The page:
Home News IMF sees sub-Saharan African growth slowing

IMF sees sub-Saharan African growth slowing

Published on 12/04/2016

Growth in sub-Saharan Africa is forecast to drop to 3 percent this year from 3.4 percent in 2015 as low oil prices and the commodity slowdown hit producers, according to an IMF report released Tuesday.

The decline in oil prices will affect top regional oil producers Nigeria and Angola, although the impact has so far been limited, the International Monetary Fund said.

Nigeria’s growth forecast was lowered to 2.3 percent, from 2.7 percent in 2015, while Angola could slip to 2.5 percent, down from 3 percent.

“The effect of the decline in oil prices on the region’s oil-importing countries has been smaller than expected, as many of these economies export other non-renewable resources,” said the report titled “Too slow for too long”.

Last week Angola announced that it was to begin discussions with the IMF to seek support to shore up its economy in the wake of falling oil revenues.

Angola depends on oil production for 95 percent of its export earnings and more than half of government receipts.

The report said growth in sub-Saharan Africa was projected to pick up to 4 percent on 2017, stimulated by “a small rebound in commodity prices and timely policy implementation.”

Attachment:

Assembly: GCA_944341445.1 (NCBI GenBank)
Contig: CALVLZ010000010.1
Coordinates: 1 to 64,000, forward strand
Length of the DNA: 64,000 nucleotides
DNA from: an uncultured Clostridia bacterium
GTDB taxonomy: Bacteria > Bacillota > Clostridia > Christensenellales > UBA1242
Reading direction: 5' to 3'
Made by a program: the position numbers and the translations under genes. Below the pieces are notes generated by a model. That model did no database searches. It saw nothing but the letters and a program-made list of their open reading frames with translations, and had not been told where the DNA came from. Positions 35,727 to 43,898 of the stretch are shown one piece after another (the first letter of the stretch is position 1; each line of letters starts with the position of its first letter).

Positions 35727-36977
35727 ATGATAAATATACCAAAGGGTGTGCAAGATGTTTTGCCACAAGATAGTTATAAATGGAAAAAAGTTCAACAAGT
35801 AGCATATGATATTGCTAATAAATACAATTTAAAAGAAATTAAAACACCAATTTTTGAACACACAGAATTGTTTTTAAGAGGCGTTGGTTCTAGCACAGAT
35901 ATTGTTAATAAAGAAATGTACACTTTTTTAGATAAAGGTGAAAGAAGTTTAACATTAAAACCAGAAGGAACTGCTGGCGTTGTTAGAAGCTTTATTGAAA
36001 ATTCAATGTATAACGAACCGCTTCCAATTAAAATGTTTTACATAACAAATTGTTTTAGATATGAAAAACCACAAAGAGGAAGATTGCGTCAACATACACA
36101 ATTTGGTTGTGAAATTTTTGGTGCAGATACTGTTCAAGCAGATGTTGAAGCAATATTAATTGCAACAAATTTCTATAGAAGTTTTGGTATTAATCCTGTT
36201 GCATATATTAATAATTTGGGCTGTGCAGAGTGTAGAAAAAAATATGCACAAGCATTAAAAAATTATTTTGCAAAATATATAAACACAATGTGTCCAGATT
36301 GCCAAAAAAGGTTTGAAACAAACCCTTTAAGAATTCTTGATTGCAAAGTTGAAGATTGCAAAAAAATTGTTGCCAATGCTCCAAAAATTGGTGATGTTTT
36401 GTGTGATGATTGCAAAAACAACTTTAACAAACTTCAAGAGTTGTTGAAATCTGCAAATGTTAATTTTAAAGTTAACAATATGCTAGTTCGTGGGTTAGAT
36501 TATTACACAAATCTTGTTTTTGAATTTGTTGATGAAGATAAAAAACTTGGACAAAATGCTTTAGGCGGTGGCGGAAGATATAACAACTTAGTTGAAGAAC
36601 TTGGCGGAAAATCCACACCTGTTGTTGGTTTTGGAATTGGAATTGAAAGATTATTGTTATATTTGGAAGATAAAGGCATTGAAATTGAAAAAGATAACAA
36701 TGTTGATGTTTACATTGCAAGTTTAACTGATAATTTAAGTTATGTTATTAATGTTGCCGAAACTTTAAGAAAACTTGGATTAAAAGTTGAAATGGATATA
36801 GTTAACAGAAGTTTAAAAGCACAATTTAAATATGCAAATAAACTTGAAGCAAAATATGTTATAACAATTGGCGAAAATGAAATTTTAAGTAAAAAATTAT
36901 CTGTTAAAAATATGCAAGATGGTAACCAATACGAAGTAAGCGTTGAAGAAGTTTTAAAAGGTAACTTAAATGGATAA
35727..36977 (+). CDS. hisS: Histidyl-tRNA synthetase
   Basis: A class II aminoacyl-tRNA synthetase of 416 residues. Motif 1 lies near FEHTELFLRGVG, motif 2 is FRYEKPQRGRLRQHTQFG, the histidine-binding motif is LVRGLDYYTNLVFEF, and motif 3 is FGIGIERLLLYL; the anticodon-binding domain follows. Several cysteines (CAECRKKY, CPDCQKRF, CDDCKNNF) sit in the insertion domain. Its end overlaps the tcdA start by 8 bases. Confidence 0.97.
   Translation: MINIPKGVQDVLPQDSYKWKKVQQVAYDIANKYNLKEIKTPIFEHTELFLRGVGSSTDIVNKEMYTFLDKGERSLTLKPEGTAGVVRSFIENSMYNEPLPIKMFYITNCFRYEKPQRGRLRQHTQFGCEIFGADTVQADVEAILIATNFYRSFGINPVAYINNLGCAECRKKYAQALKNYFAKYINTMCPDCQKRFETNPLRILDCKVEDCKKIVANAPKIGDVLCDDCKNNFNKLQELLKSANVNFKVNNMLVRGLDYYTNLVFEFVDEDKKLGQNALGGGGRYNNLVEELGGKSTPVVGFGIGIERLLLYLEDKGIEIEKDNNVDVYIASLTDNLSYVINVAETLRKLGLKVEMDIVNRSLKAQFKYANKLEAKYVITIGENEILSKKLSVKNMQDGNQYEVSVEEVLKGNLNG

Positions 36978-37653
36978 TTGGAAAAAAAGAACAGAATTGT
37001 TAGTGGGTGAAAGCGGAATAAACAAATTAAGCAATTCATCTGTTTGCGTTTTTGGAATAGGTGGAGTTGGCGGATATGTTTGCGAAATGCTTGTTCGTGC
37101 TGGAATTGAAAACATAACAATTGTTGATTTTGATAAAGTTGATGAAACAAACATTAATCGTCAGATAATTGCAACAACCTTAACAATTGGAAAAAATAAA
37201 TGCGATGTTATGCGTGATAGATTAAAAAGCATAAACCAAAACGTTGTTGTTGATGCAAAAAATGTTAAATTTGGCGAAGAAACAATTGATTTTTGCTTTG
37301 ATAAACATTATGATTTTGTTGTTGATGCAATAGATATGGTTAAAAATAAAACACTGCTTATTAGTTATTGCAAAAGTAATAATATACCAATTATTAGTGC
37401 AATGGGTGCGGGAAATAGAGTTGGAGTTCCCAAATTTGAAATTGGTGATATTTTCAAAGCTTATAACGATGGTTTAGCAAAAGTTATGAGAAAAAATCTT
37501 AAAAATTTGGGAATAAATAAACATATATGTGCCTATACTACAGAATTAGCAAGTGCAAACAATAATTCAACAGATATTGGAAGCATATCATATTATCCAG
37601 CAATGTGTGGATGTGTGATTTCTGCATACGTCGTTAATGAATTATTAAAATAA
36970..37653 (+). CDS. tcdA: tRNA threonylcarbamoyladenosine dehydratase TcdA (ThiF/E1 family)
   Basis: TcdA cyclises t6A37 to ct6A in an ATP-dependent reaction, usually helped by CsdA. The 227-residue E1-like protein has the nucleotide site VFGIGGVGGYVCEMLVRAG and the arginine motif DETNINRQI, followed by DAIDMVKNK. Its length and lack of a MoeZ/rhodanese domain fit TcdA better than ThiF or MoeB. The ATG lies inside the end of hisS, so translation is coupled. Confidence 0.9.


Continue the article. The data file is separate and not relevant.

“Resource intensive countries have suffered from the decline in commodity prices, while the region’s frontier markets are adversely affected by tighter global financing conditions,” it said.

The cooling of the Chinese economy, which is the leading destination for Africa’s commodities, contributed to weakening growth.

South Africa, the continent’s most advanced economy, was expected to see growth halved to 0.6 percent in 2016 owing to “lower export prices, elevated policy uncertainty and tighter monetary and fiscal policy.”

The country is battling to avoid a credit downgrade to junk status following a stretch of poor growth, a bad drought and a weak currency which has stoked inflation.

The drought has also hampered electricity production in Zambia, adding pressure on low copper prices, and led to food shortages in Zimbabwe.

Growth in Ethiopia, said to be the worst affected by recent drought, was projected to slump to 4.5 percent, from 10.2 percent the previous year.